The exhibition that runs from March 29 to June 17, displays preserved samples of Einstein’s brain on slides on loan from the Mutter Museum in Philadelphia, The Guardian reports. On display are brains of other famous persons such as English mathematician Charles Babbage and some infamous persons such as the murderer William Burke. Also on display is the brain of 19th century killer Edward Rullof, one of the largest known. Visitors will also see on exhibition the brain of U.S. suffragette Helen Gardener, who donated her brain to science to help disprove theories about her gender. The brain of an Ancient Egyptian, the oldest on display, and another with a bullet wound are also on display.

IB Times reports a statement by the museum said, “[The Exhibition] explores what humans have done to brains in the cause of medical intervention, scientific enquiry, cultural meaning and technological change.”

According to Ken Arnold, head of public programs at Wellcome Collection, commenting on the exhibition themed on the human brain: “We all recognise its outline and know that it is the most important part of us, but for many, the brain remains as mysterious as it is beguiling. This exhibition presents brains of extraordinary people among other intriguing specimens and showcases remarkable tales from more than 500 years of scientific investigation into the physical matter of the mind.”

The human brain.

Gutenberg Encyclopedia
The human brain.

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Albert Einstein Short Biography

Posted by Ram Kumar Shrestha on March 6, 2012

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Einstein Was Right All Along: ‘Faster-Than-Light’ Neutrino Was Product of Error

Posted by Ram Kumar Shrestha on February 28, 2012

A discovery that could have upended a century of physics research was caused by a loose cable. Phew.
Fabrice Coffrini / AFP / Getty Images

FABRICE COFFRINI / AFP / GETTY IMAGES
A woman passes behind layers of the world’s largest superconducting solenoid magnet (CMS), at the European Organization for Nuclear Research (CERN)’s Large Hadron Collider (LHC) particle accelerator near Geneva, Switzerland on March 22, 2007.

The universe as we know it was saved today. The instrument of its salvation, and that of the very edifice of physics itself? A fiber-optic cable in a GPS receiver at the European Center for Particle Physics (CERN) near Geneva.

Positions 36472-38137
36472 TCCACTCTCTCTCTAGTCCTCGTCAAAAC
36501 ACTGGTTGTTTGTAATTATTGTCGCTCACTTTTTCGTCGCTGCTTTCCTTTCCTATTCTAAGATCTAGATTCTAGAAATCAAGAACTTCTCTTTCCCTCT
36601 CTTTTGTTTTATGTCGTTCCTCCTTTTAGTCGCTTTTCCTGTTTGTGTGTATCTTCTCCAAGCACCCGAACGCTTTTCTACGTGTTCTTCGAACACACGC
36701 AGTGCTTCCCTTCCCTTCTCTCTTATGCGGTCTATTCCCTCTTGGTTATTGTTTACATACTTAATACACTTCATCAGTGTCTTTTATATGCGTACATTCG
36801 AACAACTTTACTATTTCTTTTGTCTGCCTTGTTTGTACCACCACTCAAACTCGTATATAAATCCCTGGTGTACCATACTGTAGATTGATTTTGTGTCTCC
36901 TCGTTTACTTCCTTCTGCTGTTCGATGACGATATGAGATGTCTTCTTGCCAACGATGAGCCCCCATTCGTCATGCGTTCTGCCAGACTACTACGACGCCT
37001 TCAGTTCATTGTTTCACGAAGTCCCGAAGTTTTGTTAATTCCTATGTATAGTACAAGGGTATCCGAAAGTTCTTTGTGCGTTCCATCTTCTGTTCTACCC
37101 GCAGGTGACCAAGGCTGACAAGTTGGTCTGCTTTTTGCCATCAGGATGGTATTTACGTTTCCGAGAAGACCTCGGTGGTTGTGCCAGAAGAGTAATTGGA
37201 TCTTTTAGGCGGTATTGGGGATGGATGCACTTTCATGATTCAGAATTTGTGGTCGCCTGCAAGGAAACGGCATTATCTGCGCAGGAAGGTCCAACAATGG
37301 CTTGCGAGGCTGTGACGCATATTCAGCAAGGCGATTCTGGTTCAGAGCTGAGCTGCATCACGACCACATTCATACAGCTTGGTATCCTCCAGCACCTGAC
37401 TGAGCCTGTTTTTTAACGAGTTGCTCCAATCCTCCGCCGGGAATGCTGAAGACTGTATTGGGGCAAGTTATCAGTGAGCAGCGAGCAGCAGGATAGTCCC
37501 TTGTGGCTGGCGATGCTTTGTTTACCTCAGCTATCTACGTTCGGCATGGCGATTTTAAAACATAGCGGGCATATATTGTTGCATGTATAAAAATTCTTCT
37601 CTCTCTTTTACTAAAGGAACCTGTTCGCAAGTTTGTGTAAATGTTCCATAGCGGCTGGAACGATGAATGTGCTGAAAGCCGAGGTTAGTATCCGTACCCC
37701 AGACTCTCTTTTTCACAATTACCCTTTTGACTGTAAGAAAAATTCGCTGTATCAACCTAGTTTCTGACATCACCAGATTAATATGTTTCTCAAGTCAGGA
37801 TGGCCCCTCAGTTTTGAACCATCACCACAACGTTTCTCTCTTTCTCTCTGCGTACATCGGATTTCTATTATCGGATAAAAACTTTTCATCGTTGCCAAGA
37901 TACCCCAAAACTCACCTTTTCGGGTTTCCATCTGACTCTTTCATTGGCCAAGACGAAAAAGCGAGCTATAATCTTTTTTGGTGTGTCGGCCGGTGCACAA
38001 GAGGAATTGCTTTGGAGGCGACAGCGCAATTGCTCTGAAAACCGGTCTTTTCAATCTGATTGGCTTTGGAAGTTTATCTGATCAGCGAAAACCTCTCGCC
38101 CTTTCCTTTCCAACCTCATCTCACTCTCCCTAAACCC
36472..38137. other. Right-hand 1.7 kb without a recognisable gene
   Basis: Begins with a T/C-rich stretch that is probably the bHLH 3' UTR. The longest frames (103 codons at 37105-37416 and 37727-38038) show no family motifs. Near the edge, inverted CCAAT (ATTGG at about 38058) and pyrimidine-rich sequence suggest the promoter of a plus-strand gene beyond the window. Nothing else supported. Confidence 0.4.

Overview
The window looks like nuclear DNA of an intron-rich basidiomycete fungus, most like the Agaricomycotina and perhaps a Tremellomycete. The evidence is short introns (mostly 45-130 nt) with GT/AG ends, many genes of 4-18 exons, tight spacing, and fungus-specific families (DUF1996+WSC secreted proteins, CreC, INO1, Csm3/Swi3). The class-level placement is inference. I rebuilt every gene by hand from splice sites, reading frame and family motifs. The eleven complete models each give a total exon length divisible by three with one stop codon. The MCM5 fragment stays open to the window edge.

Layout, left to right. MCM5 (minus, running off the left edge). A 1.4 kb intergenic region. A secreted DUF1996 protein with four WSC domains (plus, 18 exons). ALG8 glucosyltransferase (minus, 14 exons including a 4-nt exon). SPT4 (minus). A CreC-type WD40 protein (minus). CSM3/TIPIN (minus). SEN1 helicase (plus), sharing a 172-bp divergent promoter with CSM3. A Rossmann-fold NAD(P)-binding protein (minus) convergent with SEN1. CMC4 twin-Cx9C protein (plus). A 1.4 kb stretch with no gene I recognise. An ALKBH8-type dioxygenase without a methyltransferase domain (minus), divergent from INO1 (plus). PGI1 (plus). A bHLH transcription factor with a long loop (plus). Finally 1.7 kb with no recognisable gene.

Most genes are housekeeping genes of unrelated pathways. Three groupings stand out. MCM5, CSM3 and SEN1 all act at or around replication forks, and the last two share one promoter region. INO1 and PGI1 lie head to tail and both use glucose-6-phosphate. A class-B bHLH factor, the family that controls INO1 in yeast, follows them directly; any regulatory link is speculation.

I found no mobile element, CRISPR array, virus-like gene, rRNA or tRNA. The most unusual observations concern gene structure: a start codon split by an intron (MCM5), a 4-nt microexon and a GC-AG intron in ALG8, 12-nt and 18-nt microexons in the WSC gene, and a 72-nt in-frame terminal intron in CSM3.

The universe was first endangered back in September, when a group of CERN physicists fired a swarm of neutrinos — ghostly particles that don’t give a fig about objects in their path—through a mountain to a receiver beneath Italy’s Apennine Mountains, located 450 miles (724 km) away. Since the mountain might as well not have been there, the neutrinos should have moved at the speed of light the entire way — no slower, and definitely no faster, since, as Albert Einstein pointed out, nothing in the universe can do that.

(MORE: Was Einstein Wrong? A Faster-Than-Light Neutrino May Be Saying Yes)

But according to the Apennine receivers, the neutrinos did go faster — not by much, just by 60 nanoseconds, or .0025% of the time it would have taken a light beam to make the trip. But being a little faster than light is like being a little dead; even a tiny bit changes everything. In this case, what the experiment would have changed is the very foundation of Einstein’s special theory of relativity, which is itself the foundation of more than a century of physics, and fundamental to our entire understanding of the universe. So people were concerned. Read the rest of this entry »

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Einstein Was Right All Along: ‘Faster-Than-Light’ Neutrino Was Product of Error

Posted by Ram Kumar Shrestha on February 22, 2012

A discovery that could have upended a century of physics research was caused by a loose cable. Phew.
Fabrice Coffrini / AFP / Getty Images

FABRICE COFFRINI / AFP / GETTY IMAGES
A woman passes behind layers of the world’s largest superconducting solenoid magnet (CMS), at the European Organization for Nuclear Research (CERN)’s Large Hadron Collider (LHC) particle accelerator near Geneva, Switzerland on March 22, 2007.

The universe as we know it was saved today. The instrument of its salvation, and that of the very edifice of physics itself? A fiber-optic cable in a GPS receiver at the European Center for Particle Physics (CERN) near Geneva.

The universe was first endangered back in September, when a group of CERN physicists fired a swarm of neutrinos — ghostly particles that don’t give a fig about objects in their path—through a mountain to a receiver beneath Italy’s Apennine Mountains, located 450 miles (724 km) away. Since the mountain might as well not have been there, the neutrinos should have moved at the speed of light the entire way — no slower, and definitely no faster, since, as Albert Einstein pointed out, nothing in the universe can do that. Read the rest of this entry »